But, after all this gloom, I find consolation where we started -- in old horror movies. Movies that aren't scary in the lest, but so much fun. Movies with the aforementioned zombies and mummies that demand a dark room and popcorn. The kind of good, escapist, pleasure that they don't seem to make anymore. You can keep your knife-wielding-psychotic-killers-in-a-sorority-house films. I'll take Boris Karloff anytime.

Feel free to share your fears. After all, I fessed up to little flowers.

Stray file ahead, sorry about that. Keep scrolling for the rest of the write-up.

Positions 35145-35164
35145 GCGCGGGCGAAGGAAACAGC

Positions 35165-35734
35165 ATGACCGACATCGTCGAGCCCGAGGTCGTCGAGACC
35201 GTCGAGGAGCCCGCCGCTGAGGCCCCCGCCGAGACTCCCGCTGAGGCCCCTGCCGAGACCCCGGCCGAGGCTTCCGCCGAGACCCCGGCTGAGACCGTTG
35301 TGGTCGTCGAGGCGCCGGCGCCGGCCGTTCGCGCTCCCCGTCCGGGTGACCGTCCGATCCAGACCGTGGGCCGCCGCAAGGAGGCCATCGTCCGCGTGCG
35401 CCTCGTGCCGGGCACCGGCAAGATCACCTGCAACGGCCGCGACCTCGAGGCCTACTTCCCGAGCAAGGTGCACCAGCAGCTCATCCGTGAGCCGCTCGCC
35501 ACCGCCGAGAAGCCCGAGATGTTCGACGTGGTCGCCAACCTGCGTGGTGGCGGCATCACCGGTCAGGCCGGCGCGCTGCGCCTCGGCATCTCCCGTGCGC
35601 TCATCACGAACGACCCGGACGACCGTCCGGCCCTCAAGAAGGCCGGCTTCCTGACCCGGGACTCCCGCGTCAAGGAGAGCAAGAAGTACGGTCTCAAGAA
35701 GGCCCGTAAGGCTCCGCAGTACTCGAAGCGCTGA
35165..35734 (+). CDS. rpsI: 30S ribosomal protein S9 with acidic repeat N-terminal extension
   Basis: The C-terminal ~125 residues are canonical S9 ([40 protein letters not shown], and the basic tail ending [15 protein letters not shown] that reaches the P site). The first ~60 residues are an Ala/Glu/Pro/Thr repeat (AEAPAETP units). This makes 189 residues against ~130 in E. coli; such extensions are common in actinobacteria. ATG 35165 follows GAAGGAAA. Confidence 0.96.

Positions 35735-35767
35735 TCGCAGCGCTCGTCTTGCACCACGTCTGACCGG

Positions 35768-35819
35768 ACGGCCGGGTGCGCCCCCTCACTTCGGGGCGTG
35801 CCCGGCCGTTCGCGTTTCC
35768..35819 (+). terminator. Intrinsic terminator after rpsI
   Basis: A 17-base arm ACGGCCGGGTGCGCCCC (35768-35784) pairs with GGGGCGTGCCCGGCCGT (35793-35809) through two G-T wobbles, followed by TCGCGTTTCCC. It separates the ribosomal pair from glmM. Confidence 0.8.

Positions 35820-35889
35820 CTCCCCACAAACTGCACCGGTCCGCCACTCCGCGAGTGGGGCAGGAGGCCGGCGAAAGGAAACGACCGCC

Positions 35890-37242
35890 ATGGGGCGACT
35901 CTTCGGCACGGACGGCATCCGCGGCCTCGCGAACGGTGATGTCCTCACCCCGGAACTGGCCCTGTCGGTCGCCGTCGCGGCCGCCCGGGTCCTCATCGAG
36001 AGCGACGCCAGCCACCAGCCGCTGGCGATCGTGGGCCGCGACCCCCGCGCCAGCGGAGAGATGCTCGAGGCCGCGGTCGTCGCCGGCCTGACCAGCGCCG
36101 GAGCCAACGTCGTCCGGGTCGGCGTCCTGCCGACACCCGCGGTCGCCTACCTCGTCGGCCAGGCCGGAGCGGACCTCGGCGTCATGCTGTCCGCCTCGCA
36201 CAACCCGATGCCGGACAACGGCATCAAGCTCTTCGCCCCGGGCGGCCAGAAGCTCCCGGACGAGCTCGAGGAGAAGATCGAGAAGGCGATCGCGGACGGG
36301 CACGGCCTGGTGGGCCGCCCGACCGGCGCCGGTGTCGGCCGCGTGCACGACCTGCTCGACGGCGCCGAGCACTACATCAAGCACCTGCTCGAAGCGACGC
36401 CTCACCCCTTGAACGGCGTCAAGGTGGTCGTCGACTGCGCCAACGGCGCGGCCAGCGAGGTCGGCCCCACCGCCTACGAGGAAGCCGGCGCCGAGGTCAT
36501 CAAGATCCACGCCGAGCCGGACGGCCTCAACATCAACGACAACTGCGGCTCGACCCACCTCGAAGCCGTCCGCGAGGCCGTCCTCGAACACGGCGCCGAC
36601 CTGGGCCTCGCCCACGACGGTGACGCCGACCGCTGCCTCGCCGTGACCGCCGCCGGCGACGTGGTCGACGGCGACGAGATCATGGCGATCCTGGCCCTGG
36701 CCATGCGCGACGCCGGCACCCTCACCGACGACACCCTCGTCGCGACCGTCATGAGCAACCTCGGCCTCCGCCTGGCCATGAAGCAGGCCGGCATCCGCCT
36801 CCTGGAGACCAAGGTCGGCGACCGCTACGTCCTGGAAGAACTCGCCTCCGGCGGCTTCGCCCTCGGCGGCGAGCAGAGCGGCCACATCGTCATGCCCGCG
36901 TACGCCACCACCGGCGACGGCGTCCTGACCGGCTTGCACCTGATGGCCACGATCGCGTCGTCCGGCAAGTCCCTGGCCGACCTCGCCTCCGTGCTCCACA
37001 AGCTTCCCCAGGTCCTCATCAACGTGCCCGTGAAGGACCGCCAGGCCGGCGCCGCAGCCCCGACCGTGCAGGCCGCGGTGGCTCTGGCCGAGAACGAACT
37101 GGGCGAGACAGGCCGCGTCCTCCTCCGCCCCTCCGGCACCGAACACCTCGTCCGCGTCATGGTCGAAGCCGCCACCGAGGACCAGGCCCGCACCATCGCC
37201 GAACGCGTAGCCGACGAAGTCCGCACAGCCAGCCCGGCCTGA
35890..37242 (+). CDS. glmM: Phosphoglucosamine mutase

mama d said...

“We may be made to repent, not just for the vitriolic words and deeds of bad people, but for the appalling silence of good people." Martin Luther King

I'm afraid that I'm good, but silent, and won't be able to repent.

(BTW: my verification word is "nessie." I am not afraid of the Loch Ness monster.

FinnyKnits said...

I think you just said what we're all thinking.

Real fears like being alone, without a home, in a world full of hate and death - those are real scary things that don't take a chainsaw or hockey mask to inspire fear.